International The News - 15 April 2019
China to extend duty free access on 313 more tariff lines
China has agreed in principle to extend duty free access on additional 313 tariff lines under the proposed second phase of the China Pakistan Free Trade Agreement (CPFTA), top official sources confirmed to The News, Sunday.
This second phase of CPFTA is expected to become operational from July 1, 2019. Both sides have firmed up details of CPFTA-II, which Prime Minister Imran Khan is going to sign during his upcoming visit to China by end of the current month. A high-powered delegation of Pakistan visited Beijing and finalised modalities for the second phase of CPFTA. Top officials are tight-lipped about the subject.
Prime Minister’s Adviser on Commerce Abdul Razak Dawood will brief the prime minister and the cabinet after which details will be shared with the media. It is expected that the cabinet will approve the revised CPFTA and the new agreement will become effective from the financial year 2019-20.
Pakistan has also agreed to provide incentives to China under the 2nd phase of CPFTA, which might take more time to become effective. Pakistan and China had signed the Free Trade Agreement (FTA) in November 2006 during the Musharraf regime and its first phase was implemented for five years with effect from July 1, 2007. The first phase of FTA ended on 2012. Pakistan largely remained in disadvantageous position because of the first FTA.
The Pak-China Agreement in Goods was signed on November 24, 2006 and implemented from 1st July 2007. The agreement envisaged two phases. Under Phase-I, Pakistan reduced tariffs to zero duty on 2,423 tariff lines, whereas China reduced duty to zero on 2,681 tariff lines. The agreement in Services was signed on 21st February 2009 and the first phase got implemented from 2007-2012.
Post CPFTA, the bilateral trade went up from $4.777 billion in 2007-8 to $16.597 billion, with Pak exports and imports at $1.463 billion and $15.143 billion respectively.
China has FTA with Chile, New Zealand, Singapore, Peru, Costa Rica, and ASEAN etc. When Asean-China FTA went into effect in 2010, Pakistan registered preference erosion on tariff lines that amounted to 79 percent of its export volume to China. The main tariff lines include cotton yarn, garments, leather and fish.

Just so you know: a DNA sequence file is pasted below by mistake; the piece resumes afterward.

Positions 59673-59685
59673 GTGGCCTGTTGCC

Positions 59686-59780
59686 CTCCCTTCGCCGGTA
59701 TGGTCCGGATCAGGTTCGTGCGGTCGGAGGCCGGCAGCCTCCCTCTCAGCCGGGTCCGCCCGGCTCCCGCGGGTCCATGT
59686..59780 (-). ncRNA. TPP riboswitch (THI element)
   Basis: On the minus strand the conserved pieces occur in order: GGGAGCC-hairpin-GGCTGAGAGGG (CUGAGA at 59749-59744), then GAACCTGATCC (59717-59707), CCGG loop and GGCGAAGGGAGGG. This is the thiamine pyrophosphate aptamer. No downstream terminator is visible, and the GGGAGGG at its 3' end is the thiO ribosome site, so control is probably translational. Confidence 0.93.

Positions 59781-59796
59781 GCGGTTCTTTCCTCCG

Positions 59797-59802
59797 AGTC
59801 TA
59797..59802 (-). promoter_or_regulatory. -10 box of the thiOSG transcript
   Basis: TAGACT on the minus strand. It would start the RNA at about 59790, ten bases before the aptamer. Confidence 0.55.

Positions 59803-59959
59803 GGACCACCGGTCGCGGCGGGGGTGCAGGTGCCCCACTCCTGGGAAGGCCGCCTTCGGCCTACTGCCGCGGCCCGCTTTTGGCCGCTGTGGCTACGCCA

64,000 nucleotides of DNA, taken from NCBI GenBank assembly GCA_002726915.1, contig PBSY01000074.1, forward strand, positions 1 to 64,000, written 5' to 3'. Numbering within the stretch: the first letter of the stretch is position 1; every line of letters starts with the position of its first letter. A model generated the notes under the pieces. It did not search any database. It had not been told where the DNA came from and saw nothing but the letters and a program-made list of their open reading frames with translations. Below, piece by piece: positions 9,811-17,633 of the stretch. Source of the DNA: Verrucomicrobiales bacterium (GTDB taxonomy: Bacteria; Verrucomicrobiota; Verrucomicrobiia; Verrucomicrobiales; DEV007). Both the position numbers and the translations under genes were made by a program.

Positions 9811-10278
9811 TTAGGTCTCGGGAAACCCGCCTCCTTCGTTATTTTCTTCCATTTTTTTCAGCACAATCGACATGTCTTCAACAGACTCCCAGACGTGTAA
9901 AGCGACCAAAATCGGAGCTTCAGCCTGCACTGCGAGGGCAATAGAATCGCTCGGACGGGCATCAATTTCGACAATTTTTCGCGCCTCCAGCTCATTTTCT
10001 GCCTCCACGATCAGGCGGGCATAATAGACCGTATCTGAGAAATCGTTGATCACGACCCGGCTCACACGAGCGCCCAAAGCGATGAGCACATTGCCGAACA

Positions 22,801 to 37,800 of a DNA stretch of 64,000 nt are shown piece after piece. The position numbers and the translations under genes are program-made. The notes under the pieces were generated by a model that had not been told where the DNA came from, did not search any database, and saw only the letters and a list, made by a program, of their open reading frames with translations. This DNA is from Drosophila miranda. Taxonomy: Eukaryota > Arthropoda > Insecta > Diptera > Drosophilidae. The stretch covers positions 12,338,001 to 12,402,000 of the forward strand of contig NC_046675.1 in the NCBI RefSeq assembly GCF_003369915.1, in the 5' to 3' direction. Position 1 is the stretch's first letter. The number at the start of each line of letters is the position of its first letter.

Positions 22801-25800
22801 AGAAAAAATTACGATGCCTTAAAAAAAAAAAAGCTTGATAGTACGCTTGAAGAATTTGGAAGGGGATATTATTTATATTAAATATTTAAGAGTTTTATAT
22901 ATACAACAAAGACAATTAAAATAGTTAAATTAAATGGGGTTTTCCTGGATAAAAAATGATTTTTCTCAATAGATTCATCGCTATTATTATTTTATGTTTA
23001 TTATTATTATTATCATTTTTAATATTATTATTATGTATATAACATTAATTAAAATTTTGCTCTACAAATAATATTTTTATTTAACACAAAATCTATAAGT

China granted New Zealand 94% of tariff lines at zero % duty, with Malaysia 94% of tariff lines at zero % duty, Indonesia 93% of tariff lines at zero % duty, Thailand 93% of tariff lines at zero % duty, Philippines 93% of tariff lines at zero % duty and Pakistan only around 35% of the tariff lines at zero % duty.
Pakistan could only export in 253 tariff lines, where average export value was $500 or more, which is around 3.3% of the total tariff lines (7550). Pakistan mainly exported raw materials and intermediate products such as cotton yarn, woven fabric, grey fabric etc. Value added products were missing.
Pakistan proposed Tariff Reduction Modality (TRM) on 80 percent tariff lines on the date of entry into force of the 2nd phase of CPFTA. Islamabad had proposed no reduction on 20 percent tariff lines since the date of entry into force of 2nd phase of CPFTA.
If Pakistan is granted concession equivalent to Asean in top 20 products of its priority list, its exports to China would jump up by $257 million. Keeping in view the second scenario, it is estimated that if Pakistan is granted complete liberalization by China, Islamabad’s exports to China could go up by $542 million on annual basis.
Under the second category, Pakistan has asked for 10 percent tariff lines on elimination of products’ tariff to zero within 5 years since the date of entry into force of the 2nd Phase of CPFTA. In the third category, Islamabad has proposed elimination of products’ tariff on 30 percent tariff lines to zero within 5 years starting from 11th Year of entry into force of the 2nd Phase of CPFTA.
Islamabad proposed no reduction on 20 percent tariff lines since the date of entry into force of the 2nd phase of CPFTA. However, China proposed elimination of products tariff on 70 percent lines to zero, elimination of products’ tariff on 10 percent lines to zero within 5 years, elimination of products’ on 10 percent tariff lines to zero within 10 years and no reduction on last and fourth category of 10 percent tariff lines since the date entry into force of the 2nd phase of CPFTA.
The possible cost for Pakistan will be reduction in Regulatory Duty (RD) collection to the tune of around Rs300 million, reset the base year at applied MFN rate in 2017 which is lower than the MFN rates in 2006-7, yarn is in category II where FTA rate and MFN rate are both at 5%. If category II is liberalized, 46 tariff lines of yarn will lose protection. As a consequence of CPFTA, Pakistan will increase output in extraction, textiles and processed food, while there will be a negative impact on light manufacturing, leather and meat.